Daily Fishing and Outdoor Report
Monday, May 28, 2012: I was wrong. I had so suspected it would light up on the striper front this weekend. I based that on the insane number of anglers out there, the damn-good water conditions and, more fundamentally, the fact we’re approaching the height of the spring run. Just can’t say it happened that way.
While I didn’t get any real skunk reports, thanks to fluke and bluefish, I heard what was close to some grumbles of stripering dissatisfaction on the boat angler front – even though there was a decent drop in fuel prices for the weekend so it wasn’t costs alone bugging folks.
As for how to find the scarce better bass, it truly is persistence over brute luck. A couple semi-trophy fish taken through the LBI suds were caught on bunker – and after a couple days of trying, per the lucky ones.
Oddly slow are usually sure-fire small stripers. There is a scattering, though. Those fish are pretty much plug-oriented or more apt to take smaller bait offerings, like clam or bloodworms. Keep trying pompano rigs.
As for artificials, try going back to simply Fin-S Fish, gracing a ¾ to one-ounce leadhead. I still swear by Kalin, though many other brands are perfecting the required viciously sharp hooks.
As for plugs, think smaller swimmers (three treble varieties) in simple colors or blends: Pure black, mirror silver or “Smokey Joe” tones.
The LBI Cup, despite a record number of entries, had scant few weigh-ins – almost weirdly so. Congrats to the big-buck winners, Chris Eastburn and, famous captain hereabouts, Ken Nutt. Their combined-fish weight of 59.1 pounds took home a juicy $8,230. Yowza. Thanks to all my website readers who entered that contest.
While I’m never big on hyping fluke -- since they need to fanfare to get flotillas on their scaly butts -- I had a couple buddies bang the heck out of them down LEH way. I hear that bite went all the way down toward Little Beach. I got emails from three separate vessels taking a dozen fluke each.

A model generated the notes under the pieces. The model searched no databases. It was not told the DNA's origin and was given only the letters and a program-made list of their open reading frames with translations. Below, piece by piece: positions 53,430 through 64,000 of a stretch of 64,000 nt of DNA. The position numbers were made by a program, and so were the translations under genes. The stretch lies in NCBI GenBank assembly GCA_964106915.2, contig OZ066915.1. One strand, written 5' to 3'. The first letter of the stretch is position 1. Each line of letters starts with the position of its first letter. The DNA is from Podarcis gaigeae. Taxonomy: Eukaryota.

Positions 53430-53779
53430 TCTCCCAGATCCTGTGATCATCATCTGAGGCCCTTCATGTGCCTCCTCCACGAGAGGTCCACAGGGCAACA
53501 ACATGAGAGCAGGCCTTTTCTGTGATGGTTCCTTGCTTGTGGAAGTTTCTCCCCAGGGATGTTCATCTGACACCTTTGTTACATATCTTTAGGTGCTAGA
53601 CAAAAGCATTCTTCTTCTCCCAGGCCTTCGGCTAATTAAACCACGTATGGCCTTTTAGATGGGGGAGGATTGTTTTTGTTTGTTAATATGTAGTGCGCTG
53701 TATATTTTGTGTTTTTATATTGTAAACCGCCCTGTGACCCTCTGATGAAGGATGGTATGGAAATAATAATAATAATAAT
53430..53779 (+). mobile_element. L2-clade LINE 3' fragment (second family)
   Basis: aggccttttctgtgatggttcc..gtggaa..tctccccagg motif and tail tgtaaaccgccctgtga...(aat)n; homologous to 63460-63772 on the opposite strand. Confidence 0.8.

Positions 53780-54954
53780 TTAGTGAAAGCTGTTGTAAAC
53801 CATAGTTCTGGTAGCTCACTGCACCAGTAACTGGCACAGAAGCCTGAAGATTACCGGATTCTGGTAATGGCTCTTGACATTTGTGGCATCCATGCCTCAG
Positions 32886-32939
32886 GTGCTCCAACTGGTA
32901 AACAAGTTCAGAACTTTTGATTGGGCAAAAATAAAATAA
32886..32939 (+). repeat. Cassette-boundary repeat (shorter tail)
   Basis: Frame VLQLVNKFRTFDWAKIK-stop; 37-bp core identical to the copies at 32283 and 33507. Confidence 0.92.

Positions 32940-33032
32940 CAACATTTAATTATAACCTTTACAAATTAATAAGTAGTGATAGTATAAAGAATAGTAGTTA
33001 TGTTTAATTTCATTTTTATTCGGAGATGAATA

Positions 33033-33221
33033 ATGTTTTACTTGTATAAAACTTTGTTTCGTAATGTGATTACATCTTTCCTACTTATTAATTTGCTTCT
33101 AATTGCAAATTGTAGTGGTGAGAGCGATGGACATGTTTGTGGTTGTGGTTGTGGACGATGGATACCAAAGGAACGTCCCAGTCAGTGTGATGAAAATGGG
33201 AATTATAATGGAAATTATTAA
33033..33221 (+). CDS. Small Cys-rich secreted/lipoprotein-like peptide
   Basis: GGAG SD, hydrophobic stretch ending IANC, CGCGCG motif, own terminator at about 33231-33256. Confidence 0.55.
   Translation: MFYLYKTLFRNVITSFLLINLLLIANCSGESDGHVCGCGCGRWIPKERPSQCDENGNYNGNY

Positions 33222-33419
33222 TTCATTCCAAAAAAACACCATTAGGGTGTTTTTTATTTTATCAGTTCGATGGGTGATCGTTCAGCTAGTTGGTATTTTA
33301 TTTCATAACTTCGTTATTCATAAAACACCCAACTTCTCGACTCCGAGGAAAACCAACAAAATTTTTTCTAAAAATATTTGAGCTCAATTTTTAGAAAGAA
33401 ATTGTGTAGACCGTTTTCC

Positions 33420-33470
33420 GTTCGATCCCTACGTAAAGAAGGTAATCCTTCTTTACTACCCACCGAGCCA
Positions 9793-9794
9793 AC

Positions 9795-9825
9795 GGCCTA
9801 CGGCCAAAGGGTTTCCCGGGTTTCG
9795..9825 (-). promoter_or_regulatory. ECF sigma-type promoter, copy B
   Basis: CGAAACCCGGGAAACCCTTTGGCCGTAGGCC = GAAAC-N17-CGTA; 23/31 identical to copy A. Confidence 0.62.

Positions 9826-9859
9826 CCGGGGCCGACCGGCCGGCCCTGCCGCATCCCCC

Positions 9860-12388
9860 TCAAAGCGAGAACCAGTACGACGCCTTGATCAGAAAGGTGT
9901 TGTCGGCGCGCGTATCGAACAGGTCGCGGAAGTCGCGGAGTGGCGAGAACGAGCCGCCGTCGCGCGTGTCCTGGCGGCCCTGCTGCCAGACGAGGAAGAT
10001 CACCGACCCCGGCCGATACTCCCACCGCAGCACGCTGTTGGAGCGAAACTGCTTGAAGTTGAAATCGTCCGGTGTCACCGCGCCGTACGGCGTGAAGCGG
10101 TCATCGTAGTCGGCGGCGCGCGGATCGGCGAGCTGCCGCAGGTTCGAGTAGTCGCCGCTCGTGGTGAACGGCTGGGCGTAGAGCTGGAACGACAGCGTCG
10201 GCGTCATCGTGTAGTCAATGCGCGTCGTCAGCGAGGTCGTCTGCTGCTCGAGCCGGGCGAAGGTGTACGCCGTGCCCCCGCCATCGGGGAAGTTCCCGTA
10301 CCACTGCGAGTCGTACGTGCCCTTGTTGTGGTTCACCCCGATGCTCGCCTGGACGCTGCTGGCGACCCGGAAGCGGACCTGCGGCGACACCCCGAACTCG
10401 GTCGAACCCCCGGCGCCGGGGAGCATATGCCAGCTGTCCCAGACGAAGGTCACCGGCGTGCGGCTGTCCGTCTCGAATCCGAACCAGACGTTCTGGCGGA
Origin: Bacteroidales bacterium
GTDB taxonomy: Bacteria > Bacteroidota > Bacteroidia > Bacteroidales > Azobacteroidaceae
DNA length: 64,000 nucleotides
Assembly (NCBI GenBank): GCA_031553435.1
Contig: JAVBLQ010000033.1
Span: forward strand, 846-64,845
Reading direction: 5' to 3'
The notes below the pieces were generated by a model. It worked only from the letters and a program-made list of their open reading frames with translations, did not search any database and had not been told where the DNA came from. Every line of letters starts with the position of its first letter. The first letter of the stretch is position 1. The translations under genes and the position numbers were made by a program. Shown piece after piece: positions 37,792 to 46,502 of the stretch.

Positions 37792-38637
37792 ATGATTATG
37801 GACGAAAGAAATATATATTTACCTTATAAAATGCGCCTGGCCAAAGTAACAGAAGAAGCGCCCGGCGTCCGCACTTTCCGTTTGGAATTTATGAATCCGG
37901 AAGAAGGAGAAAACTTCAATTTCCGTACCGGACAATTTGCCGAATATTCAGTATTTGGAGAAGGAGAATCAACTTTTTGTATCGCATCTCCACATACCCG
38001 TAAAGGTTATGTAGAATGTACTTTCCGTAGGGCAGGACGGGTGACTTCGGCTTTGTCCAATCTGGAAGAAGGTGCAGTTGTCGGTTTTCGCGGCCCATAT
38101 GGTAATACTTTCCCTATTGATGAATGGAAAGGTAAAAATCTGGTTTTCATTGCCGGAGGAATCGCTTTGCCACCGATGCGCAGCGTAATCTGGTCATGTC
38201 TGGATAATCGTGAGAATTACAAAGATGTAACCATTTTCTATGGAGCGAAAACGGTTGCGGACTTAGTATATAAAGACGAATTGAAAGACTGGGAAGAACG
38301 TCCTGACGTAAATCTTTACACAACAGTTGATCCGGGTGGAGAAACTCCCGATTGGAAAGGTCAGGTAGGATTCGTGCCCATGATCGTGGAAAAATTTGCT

This warm snap could be why the inside inlet areas are alive with fluke. The problem with that set-up is how finicky the fluke bites get inside those inlet/outlet zones. That’s not just my read but also that of researchers who have used transmitters to mark summer flounder hunkering down (in huge numbers) near inlets -- seemingly hungerless, as anglers drift by overhead. Some theories indicate that quick water temp changes – be it tidal or meteorological in nature – present the fish with digestive variables that put them off the hunt until bodily temperature stability is reached. Hey, that’s why researchers get the big bucks.
Bluefish remain also swams. As often as not, anglers will say they “didn’t catch much,” even when they coolered a decent take of small blues.
I had a fellow try his hardest to catch a sheepshead off the Big Bridge (anchored up). Nada, though he was duly impressed with a couple tog he took – and quickly released. When we get the fishing dock associated with the new Causeway bridges (I say with great doubt), it’ll be fun day fishing for piling fish – and night fishing for bigger game.
Kayak sales are fairly decent, with fishing models being very popular. I just hope newbies realize things can get a tad hairy when fishing from a yak, as oppose to just paddling around in one, which even a 5-year-old can do. Be it tipping over while trying to do the many small things associated with fishing or, more dramatically, hooking up with a fish larger than planned, it takes some pre-training to go the full angling route, i.e. the ocean or inlet areas. For some insights check out http://www.kayakfishingmagazine.net/ or YouTube “Kayak Fishing” to see some hands on examples of yak angling.